Thoughts on Moyes’ Dismissal and What the Future Holds for Wenger
As we all know, football can be a cruel and and unforgiving sport.
When Sir Alex Ferguson won the 2012/13 Premier League title, he must he felt within himself that he had gotten the very best from the players at his disposal before making his shocking announcement about his imminent retirement. He addressed everyone connected with the club to “get behind the new man” and when the time came, Everton’s stalwart, David Moyes, was announced as the manager to take the club forward.
While Moyes was still getting a hang of things at his new club, Sunderland parted ways, rather acrimoniously, with the volatile and charismatic Paolo di Canio, making him the first managerial dismissal of the season. After working hard to bring Crystal Palace up through the lottery of the Championship playoff final, Ian Holloway and the Eagles parted ways via mutual consent. December turned out to be a hot month for firing managers as Martin Jol, Steve Clarke, AVB and Malky Mackay received the axe.
When Michael Laudrup surprisingly lost his job in February, Fulham were at it again as Rene Meulensteen was sacked after just 13 games with his new team. Norwich finally terminated Chris Hughton’s employment after a run of fruitless results and many bookies believed that it was going to be the final sacking of the season, till the summer at least.
Little did we know that the hierarchy of Manchester United had something up their sleeves and inevitably, David Moyes, lost his job after 10 months in charge. The Red Devils are set to have their lowest points tally in Premier League history as well as not qualifying for the Champions League in some 18 years or so, and as expected, the naming ceremony has begun for his potential replacement.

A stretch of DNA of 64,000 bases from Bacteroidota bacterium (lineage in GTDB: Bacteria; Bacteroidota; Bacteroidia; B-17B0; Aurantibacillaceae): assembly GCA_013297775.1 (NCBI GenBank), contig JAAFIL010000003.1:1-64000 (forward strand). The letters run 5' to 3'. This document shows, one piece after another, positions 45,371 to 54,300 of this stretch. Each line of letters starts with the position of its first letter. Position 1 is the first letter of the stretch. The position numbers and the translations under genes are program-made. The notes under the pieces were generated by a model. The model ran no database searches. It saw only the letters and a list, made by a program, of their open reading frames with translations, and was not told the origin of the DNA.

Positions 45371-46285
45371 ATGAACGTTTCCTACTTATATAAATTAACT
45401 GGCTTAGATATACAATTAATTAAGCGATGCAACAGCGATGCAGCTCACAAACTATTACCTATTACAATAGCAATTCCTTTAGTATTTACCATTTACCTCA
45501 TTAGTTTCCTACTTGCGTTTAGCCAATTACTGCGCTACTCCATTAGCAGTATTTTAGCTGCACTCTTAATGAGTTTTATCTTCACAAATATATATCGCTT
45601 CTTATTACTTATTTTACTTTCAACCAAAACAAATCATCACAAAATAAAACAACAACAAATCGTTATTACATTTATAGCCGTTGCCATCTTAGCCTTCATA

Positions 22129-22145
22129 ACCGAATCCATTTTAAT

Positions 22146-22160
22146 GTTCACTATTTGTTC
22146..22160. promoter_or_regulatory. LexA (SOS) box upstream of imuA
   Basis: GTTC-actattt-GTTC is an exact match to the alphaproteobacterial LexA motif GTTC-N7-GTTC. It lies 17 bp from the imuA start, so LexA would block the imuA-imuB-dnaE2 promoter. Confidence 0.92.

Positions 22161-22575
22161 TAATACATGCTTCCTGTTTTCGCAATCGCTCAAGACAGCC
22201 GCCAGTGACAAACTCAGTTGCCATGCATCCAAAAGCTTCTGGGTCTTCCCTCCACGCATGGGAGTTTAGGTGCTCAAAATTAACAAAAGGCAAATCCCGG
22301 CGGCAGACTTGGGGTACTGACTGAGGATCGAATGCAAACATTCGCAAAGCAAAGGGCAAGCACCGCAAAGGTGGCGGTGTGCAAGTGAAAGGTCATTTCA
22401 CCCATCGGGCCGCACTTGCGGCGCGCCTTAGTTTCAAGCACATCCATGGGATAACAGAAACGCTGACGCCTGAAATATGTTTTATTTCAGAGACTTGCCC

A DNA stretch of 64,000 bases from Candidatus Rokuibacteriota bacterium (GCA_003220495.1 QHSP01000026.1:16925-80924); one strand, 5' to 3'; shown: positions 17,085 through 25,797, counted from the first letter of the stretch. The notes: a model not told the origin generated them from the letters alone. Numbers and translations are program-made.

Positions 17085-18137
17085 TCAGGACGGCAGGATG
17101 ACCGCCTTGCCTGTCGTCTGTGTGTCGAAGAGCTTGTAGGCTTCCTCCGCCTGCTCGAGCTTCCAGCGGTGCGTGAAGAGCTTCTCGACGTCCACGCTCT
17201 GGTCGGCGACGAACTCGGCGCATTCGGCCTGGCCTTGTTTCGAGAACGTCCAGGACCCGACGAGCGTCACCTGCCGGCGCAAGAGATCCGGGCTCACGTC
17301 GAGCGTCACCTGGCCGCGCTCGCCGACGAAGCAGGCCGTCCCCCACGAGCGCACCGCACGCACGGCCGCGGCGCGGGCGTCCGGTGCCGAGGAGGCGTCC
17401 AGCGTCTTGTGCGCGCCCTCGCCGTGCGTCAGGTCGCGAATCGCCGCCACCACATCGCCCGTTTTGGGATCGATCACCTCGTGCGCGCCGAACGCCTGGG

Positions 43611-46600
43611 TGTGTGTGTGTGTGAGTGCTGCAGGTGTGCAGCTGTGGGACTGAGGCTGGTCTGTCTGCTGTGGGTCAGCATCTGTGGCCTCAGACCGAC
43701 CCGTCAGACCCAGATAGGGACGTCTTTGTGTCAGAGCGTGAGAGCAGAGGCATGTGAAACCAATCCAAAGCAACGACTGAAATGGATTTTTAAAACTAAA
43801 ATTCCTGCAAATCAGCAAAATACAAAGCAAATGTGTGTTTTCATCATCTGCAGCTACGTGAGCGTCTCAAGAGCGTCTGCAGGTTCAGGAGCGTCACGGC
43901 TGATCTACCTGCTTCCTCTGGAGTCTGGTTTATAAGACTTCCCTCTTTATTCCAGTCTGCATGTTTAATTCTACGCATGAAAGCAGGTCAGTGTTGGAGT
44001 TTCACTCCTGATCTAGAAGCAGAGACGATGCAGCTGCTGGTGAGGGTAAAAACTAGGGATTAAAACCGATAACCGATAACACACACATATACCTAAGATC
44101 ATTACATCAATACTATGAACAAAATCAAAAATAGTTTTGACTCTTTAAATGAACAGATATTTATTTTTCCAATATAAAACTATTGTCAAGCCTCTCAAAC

News of Moyes sack was strangely followed with Manchester United fans celebrating wildly in various social networking platforms, even to the extent where a fan baked a cake in honor of his manager losing his job.
Former Red Devil, Gary Neville, has openly criticized the sacking of David Moyes and while I’m certainly no Man U fan, I feel that he should have been given more time to turn things around at the club. It’s true that his players struggled for form but axing him with three games to go wasn’t worth the trouble. At least, he’s walking away with £10 million.
As for his replacements, Dortmund’s Jurgen Klopp has a £5m to £10m buy-out clause while Pep Guardiola’s release fee is close to £16m allegedly but reduces as the end of his contract approaches. Media favorite, Louis Van Gaal’s clause is allegedly £2m unless he is sacked after the World Cup. Wasting £10m in relieving the services of Moyes is no where as detrimental as the impact of not featuring in EUrope’s elite football competition next season, as it’s clearly obvious that Manchester United fans would brace themselves up for some Thursday night football.
Bringing it home to “more familiar surroundings”, Arsene Wenger’s 18-year stint with the club seems to be reaching its climax and no one knows the decision the manager is going to take this summer and while we fans are hoping for the best, we are also preparing for the worst.
Arsene Wenger could win the FA Cup and bow out like Sir Alex Ferguson, then probably recommend someone that he feels would be in the best position to the take the club forward. Many fans are also hoping for him to sign the new deal and spend this summer so that he can reap the fruits of his labor.
Many have bemoaned the lack of trophies, failure to sign quality players, rigid tactics and his stubbornness could be good enough reasons for the club to decide not to retain his services but the board still has the final say, and we all know that the Arsenal hierarchy remain supportive of the manager.
The loss of David Moyes is rather unfortunate, but that’s football.
These sort of stuff are part and parcel of the game.
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